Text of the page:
Brain Drain is not a saying that one hears commonly these days, not in India and not in the West. It is not that the number of students or young professionals who leave India has come down. On the contrary, in 2005 the number of Indian students joining universities in the United States reached an all time high at over 80,000.

India for the first time became the largest source of foreign students to the U.S., overtaking China in the process. The same may be true generally of the United Kingdom, Australia, etc. And yet neither side suspicions extremely about either the brain drain or being overwhelmed by this flow. Why?

The answer lies in the changing dynamics domestically and globally. And it is a dynamics that is as yet unfolding.

The worries about the brain drain were a phenomenon of the 1970s and the 1980s and quite legitimate from a national point of view. The best and the brightest from the IITs, to name the most premier category in the outflow, migrated in droves to the U.S. It is understandable that this was deemed a loss at a societal and national level.


Here were these elite institutions, built and operated as a national project with substantial resources and obligation, attracting the competent after a vicious competition, and producing world class engineers and technologists as products of quality education, at virtually a nominal cost.

And the result? It was rewarding for the individual no doubt, but questionable for society. “When one joins the IIT, after the first year it is only the body that is in India; the heart and the soul is already sold to the U.S.,” it was said with some justification, though this was a sweeping generalization and there were many honorable exceptions.

According to one figure, there are more than 30,000 ex-IITians in the U.S. Medical professionals migrating to the West followed a more complicated route and yet, according to one estimate, there are more than 70,000 doctors of Indian origin in the U.S. alone. Similarly, there are large numbers elsewhere in the West, and not only in the West.

Many thousands found greener pastures in the not-so-green desert in the Gulf. Today, the Indian Diaspora all over the world is estimated at more than 20 million but there does not seem to be a figure for professionals as such. However, the outflow of Indians with talent, training, and technical skills has been a notable feature in the country’s recent outward migration pattern.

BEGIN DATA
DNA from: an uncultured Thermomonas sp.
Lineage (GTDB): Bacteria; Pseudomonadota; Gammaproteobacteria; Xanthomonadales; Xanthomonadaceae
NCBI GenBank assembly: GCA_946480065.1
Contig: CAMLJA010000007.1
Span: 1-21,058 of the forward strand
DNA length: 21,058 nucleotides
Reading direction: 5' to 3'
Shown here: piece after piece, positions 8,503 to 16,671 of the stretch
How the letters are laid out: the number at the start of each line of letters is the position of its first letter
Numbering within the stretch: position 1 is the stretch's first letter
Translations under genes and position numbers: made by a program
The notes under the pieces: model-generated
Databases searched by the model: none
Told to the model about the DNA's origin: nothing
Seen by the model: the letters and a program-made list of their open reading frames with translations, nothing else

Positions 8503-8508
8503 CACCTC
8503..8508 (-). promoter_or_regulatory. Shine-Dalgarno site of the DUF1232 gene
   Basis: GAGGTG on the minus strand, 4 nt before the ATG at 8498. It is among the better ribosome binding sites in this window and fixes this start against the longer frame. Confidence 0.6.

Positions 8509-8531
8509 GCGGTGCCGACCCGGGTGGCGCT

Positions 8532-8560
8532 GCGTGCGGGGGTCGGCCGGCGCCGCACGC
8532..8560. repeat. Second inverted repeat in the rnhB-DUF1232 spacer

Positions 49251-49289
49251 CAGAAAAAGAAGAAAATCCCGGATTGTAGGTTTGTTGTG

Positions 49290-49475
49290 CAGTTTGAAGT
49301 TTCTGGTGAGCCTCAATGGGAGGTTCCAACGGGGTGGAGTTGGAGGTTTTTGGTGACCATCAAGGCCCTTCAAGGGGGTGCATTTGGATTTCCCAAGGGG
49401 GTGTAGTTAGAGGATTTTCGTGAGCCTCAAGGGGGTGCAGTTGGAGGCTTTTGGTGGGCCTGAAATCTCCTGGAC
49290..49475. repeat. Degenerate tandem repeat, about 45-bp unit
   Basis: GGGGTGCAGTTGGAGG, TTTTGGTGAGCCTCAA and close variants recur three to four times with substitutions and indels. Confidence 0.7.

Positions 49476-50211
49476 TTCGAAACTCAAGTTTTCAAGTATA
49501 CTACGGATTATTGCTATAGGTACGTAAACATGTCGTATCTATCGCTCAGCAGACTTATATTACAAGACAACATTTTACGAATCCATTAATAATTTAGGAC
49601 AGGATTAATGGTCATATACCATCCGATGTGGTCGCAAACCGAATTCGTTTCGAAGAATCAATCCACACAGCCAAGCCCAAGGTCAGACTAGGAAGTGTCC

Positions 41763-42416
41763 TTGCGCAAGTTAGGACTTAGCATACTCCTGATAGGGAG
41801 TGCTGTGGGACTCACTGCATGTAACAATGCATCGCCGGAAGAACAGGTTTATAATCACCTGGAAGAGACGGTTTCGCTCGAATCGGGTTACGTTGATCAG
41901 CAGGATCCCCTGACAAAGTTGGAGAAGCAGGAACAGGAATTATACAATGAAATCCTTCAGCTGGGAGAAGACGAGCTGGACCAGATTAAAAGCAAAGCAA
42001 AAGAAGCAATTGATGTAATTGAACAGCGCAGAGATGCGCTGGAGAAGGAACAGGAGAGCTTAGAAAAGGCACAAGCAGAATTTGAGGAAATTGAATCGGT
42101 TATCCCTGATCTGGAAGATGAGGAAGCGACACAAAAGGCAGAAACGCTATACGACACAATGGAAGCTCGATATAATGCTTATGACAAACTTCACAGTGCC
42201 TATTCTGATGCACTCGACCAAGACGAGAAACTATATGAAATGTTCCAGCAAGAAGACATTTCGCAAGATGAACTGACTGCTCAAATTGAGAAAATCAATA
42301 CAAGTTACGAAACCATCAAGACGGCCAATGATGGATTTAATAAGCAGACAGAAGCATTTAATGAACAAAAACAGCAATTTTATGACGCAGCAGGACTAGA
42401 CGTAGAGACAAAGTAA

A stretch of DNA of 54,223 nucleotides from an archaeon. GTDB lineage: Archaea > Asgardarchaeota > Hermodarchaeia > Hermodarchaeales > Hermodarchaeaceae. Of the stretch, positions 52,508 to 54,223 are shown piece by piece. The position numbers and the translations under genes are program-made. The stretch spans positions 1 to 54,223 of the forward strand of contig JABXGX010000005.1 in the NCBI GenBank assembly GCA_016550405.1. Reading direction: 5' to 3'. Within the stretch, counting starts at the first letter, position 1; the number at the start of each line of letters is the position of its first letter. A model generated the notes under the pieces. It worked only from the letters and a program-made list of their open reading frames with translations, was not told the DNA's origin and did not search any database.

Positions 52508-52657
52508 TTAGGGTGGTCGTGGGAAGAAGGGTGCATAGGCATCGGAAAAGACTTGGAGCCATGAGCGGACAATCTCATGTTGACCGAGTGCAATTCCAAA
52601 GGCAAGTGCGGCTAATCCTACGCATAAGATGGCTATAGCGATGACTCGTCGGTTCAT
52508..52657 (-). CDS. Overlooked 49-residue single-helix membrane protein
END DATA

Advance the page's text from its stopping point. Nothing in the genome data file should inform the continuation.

If we have stopped talking of this phenomenon as a “drain,” and are beginning to see it as a more complex reality of Indian society, it is for a number of reasons.

To start with the mundane and the material, even in the heyday of the talk about the brain drain (not all that long ago), there was a counter argument that the country benefited from the remittances of the then precious foreign exchange such NRIs sent.

It is doubtful whether India gained significantly from remittances from NRIs in the West. In fact, the substantial remittances were from our workers in the Gulf rather than from the professionals saving or investing their money in the developed world.

There was the more tenable argument that there were better opportunities for such an elite in the West than in India and that in terms of their professional development they were better off being productively engaged in the West than facing frustrations in India.


It was also believed that with our abundant endowments in “human resources” and the existing infrastructure in education, India would always have enough and more from the pool that produced such professionals and could thus afford the outflow.

In an empirical sense this has turned out to be the case, though an economist may have an alternative perspective on how the state has subsidized our educated elite, a section of which has contributed to another society and not ours, Besides all this is a basic fact, which is not stated but has to be accepted: we are simply not the type of polity or society that can either control or regulate the outflow of talent in search of opportunities outside if they are deemed better. We are just unable of any such regimentation.